It’s easy to change your diet or change your schedule. Anyone can eat a salad instead of a burger, and take the stairs instead of the elevator, and anyone can do that really quickly. However, it is making the changes stick that is really hard. I often have people ask me to create a meal plan for them, as they think this will solve all of their problems and help them prioritize healthy eating. I never do this. The reason I never do this is because what works for me is not doing work for you. Anyone can follow a plan blindly, but actually enjoying it is a whole other thing. If you want to make your health a priority, you have to do things you like. Hate running? Great, don’t run. Hate kale? Great, don’t eat it. If you want to learn how to make your health a priority and learn how to make changes work and make them last, you have to create habits that you actually enjoy. Like walking your dog? Great, walk him longer. Like stir-fries? Great, make more of them. If your co-worker lost 50 pounds eating a certain way, that’s great for him/her, but that may not be great for you. I am only able to maintain my healthy lifestyle because I have created habits that I actually enjoy and look forward to them every day.
If you want to learn how to make your health a priority, learn how to make changes work and make them last, you have to create habits that you actually enjoy.
4. Change your Environment
People are a product of their environment, the people around them, the places they visit, and the food that surrounds them. If your kitchen is disorganized, what are the odds you are going to want to cook in it? If your pantry is full of chips and crackers, what are the odds you are going to snack on carrot sticks? The food that you bring into your house is going to determine your eating habits – case in point. Every single time that you buy something at the grocery store you are making an investment in your health. If you spend $10 on cheesy crackers and chocolate every single week, you are likely making a poor investment and not setting yourself up for success. I’m not suggesting you can never eat them, but if you bring them into your house every week it makes making your health a priority a whole lot more difficult. I love ice cream, but I don’t keep it in my freezer all of the time, because I know if I do I will just end up eating it and far too frequently. If you can leave your trigger foods, whatever they might be, at the grocery store it is going to be a whole lot easier to set yourself up for success. When it’s 9:00 pm and you want those cheesy crackers and chocolate, it’s a whole lot harder to eat them when they are still on the shelf at the grocery store than if they are sitting in your pantry at home.
5. Create Goals and Move Slowly
Stop trying to be a hero, it doesn’t work. If you keep telling yourself the “diet starts Monday” and it never does, just stop telling yourself that. It’s damaging and it’s not worth it. If you actually want to create habits, not changes, you need to slow down and move slowly. If you never pack your lunch and want to start packing it, start with one day per week, maybe two, you don’t need to do all five. If you never workout, and want to start going to the gym, don’t sign up for an 8-week 5-day a week bootcamp, you likely aren’t going to go. And that’s ok. It is important to realize that even small changes are changes and that continuous small changes over time create really big habits. Be kind to yourself, work on small goals that you can actually accomplish, and celebrate them when you do. Stop telling yourself you will lose 10 pounds in the next month, or workout every day for 30 days, you’re setting yourself up for failure. If you really want to learn how to make your health a priority, and how to make it last, you need to focus on small sustainable changes that you can actually maintain for the long term.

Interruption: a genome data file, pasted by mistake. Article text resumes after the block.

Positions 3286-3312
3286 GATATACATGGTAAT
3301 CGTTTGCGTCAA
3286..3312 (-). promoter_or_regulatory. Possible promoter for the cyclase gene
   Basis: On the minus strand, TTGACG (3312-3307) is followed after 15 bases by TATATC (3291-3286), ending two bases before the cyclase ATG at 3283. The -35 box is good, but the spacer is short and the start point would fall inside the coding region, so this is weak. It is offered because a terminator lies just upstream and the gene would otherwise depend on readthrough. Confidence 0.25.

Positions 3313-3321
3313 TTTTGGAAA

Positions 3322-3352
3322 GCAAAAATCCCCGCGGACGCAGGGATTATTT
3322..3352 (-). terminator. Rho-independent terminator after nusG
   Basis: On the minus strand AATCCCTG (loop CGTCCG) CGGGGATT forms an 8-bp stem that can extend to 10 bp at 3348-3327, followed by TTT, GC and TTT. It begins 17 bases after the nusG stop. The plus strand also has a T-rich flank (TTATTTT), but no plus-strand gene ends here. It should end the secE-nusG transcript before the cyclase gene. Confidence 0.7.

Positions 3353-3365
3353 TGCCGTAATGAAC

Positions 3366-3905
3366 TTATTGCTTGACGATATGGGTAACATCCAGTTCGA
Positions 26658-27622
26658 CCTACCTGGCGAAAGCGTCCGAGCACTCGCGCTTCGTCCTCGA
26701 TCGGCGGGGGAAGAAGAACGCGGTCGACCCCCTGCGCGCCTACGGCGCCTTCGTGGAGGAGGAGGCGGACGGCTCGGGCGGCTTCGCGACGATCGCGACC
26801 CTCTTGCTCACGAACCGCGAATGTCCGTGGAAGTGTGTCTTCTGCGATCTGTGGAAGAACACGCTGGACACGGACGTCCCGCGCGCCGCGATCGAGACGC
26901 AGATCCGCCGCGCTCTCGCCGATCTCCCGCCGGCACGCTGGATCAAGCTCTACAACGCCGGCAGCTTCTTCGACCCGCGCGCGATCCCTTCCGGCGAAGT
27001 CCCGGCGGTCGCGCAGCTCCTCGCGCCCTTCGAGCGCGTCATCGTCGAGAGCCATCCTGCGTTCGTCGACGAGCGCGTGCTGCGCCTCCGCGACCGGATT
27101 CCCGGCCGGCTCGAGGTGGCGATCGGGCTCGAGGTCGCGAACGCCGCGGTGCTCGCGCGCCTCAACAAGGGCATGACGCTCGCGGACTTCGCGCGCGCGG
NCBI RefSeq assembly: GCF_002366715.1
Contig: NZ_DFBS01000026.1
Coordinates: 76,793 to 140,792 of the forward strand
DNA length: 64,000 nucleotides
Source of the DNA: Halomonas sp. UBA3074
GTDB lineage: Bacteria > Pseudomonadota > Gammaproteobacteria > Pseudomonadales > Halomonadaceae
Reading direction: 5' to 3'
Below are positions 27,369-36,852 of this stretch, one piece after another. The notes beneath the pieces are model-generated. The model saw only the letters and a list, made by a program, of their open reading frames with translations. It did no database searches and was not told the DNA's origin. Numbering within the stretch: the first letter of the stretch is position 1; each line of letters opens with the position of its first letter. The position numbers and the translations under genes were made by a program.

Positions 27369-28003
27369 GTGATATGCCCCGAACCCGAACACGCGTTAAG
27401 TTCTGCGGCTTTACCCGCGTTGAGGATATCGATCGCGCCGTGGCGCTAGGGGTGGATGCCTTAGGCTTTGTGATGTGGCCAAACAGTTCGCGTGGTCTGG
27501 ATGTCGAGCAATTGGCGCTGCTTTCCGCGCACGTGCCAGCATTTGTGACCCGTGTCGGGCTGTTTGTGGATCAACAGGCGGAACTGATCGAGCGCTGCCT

6. Realize you Only get One Body
You only get one body. Who else is going to take care of it if you don’t? This lesson was one of the most impactful and beneficial lessons I learned myself. If you take care of your kids, your pets, your clothes, your house, and your car, why would you not take care of yourself? You get one vessel, one set of limbs, one set of organs, and one beautiful brain. You can buy a new couch, you can buy a new car, you can buy a new shirt, but you can not buy a new body. If you chose not to prioritize your health, nobody else is going to prioritize it for you. You can make all of the excuses in the world, tell yourself you are “too busy”, and bring all of the junk food you want into the house – nobody is going to stop you. But when you realize that you are in control of the changes you want to see, it is empowering. Be kind to yourself, and start where you need to start. Everyone is at a different stage in their journey, and wherever you are is ok. You are not doing anything “wrong”, everyone has areas of opportunity, so just focus on tackling those one at a time. Remember, this is not your practice life, this is the only one there is.